1/4 tsp ground cinnamon

              Rich Cream Cheese Dough:

              1/2 cup (4 oz) chilled cream cheese, cut into 6 pieces
              1/2 cup chilled unsalted butter, cut into 8 pieces
              1 cup all-purpose flour, plus extra for shaping
              1/2 cup sugar
              1/8 tsp salt

              1 large egg yolk, lightly beaten for rim of the crust

              Preheat oven to 400F.

              To Make Filling: Peel and slice apples. Combine apple slices with the lemon juice, 1/4 cup sugar, and the cinnamon in a large mixing bowl. Stir to combine. Let the apples stand until the sugar is dissolved, about 15 minutes, stirring only once or twice.

              TO MAKE DOUGH: Line a baking sheet with parchment paper. Place the cream cheese, butter, 1 cup flour, salt and sugar in a food processor. Process until the dough just comes together.

              Sprinkle the parchment paper with flour. Turn the dough out onto the sheet and, with floured hands, press the dough into a round 10-inch circle or 4 (5-inch circles). Roll out 1/2-inch of the edge inward to create lip to catch the juices. Refrigerate the crust for 1 hour or wrap the baking sheet in plastic wrap and refrigerate it up to 24 hours until you are ready to use it. May be frozen for up to 2 months and used directly from the freezer.

              Place a shaped large dough round on a baking sheet. Arrange the apple slices in 2 concentric circles on a large dough round or in one circle on the small rounds, overlapping the apple slices slightly.
              Brush the rim of the crust with the egg yolk. Sprinkle the apples with the remaining 2 T sugar. bake until golden, 40 - 45 minutes.

              1. Applesauce, but ONLY if you can get MacIntosh apples as no other apple has such an appley flavor for applesauce. Peel, core, and quarter them. Put them in a big pot with just enough water to keep them from burning. Add a few strips of peel for color. When they are soft, which they will be in about five minutes, remove the peel and mash the apples coarsely with a potato masher (do not puree them as you want this chunky and Macs go to mush anyway). Add a little sugar, to taste, and some cinnamon, nutmeg, and clove. This freezes wonderfully and you will bless yourself all winter if you have some on hand, for example to serve with roast pork. It also makes a wonderful gift for sick friends---people seem to eat this when they won't eat anything else.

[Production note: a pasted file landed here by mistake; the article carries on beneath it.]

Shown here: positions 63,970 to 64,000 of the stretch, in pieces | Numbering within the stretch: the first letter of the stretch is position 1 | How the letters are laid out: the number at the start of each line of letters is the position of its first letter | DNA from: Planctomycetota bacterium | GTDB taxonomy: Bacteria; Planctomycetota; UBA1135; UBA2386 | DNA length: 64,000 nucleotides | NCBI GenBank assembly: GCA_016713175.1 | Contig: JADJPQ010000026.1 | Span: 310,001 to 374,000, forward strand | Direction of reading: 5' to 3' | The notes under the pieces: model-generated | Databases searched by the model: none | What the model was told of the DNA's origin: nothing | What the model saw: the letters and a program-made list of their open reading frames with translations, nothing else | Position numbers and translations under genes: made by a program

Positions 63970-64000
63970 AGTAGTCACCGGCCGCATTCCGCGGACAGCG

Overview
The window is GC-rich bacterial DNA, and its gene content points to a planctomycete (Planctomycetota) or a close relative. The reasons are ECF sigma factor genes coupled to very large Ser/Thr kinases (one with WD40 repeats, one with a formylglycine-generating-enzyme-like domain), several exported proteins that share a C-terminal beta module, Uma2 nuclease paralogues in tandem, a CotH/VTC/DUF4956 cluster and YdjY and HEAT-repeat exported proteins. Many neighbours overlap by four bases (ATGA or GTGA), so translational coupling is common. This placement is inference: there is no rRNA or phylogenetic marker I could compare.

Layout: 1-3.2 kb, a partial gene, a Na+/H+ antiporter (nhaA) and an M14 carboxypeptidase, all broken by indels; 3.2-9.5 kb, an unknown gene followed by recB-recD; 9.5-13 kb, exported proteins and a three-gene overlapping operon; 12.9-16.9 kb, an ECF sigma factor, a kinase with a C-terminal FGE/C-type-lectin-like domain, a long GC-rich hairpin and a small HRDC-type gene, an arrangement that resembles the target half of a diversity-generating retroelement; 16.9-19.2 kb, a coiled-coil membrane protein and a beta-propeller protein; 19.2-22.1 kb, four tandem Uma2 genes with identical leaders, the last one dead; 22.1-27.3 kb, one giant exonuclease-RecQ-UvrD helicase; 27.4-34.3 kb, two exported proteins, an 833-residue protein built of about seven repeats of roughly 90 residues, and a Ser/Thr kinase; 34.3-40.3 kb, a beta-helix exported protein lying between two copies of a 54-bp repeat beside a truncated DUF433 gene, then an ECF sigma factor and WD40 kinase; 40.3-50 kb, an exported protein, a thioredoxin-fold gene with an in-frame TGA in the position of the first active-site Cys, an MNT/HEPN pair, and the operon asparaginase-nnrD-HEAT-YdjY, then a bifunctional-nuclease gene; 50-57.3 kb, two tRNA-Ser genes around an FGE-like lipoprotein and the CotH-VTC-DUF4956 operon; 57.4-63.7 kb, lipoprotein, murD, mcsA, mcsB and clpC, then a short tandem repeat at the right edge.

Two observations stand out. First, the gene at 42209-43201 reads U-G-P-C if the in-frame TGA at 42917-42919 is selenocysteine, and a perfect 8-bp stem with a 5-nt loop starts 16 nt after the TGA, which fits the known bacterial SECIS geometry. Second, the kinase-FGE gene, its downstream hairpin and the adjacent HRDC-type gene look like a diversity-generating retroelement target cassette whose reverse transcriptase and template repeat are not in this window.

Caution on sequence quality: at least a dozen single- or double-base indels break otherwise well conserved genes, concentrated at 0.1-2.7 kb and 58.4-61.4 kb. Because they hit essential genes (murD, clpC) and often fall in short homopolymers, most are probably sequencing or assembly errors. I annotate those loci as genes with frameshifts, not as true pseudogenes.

1. My mother made seasonal fruit tarts (kuchen) without an actual recipe. Just a basic butter cookie dough with vanilla extract (she eyeballed amounts) pressed into a pyrex pan. For Apfelkuchen, slices of peeled, cored apple are overlapped in concentric rings, then sprinkled with cinnamon sugar and baked at 350. If there was apple jelly on hand, some of that got melted and brushed over the cooled tart.

                  I have done the same thing with other cookie doughs - almond, oatmeal, etc. Any cookie dough that is not chunky will work. Sometimes I use a mini-muffin tin, which entails chopping the apples rather than slicing. I guess that would mean they are tassies.

                  1. A Chicago classic still sold at old neighborhood bakeries. APPLE SLICES: Soak 1 envelope yeast in 1/4 cup water with 1 tsp sugar. While it is soaking process in Cuisinart 2 cups flour with 3/4 cup butter then add the soaked yeast and 2 egg yolks and process until mixed. (No need for yeast to rise---it's just in there and does make a difference.) Divide in half. Roll out (dough handles easily) to line an 8-inch pan. Fill with apple filling. Roll out other half of dough and put on top of filling, pinching edges shut. Bake 45-60 minutes. Glaze with powdered sugar mixed with water. Cut into squares. (This is the only thing I use canned apple pie filling for---it seems to work better here than making my own.) This is a very short pastry that also has a good flavor.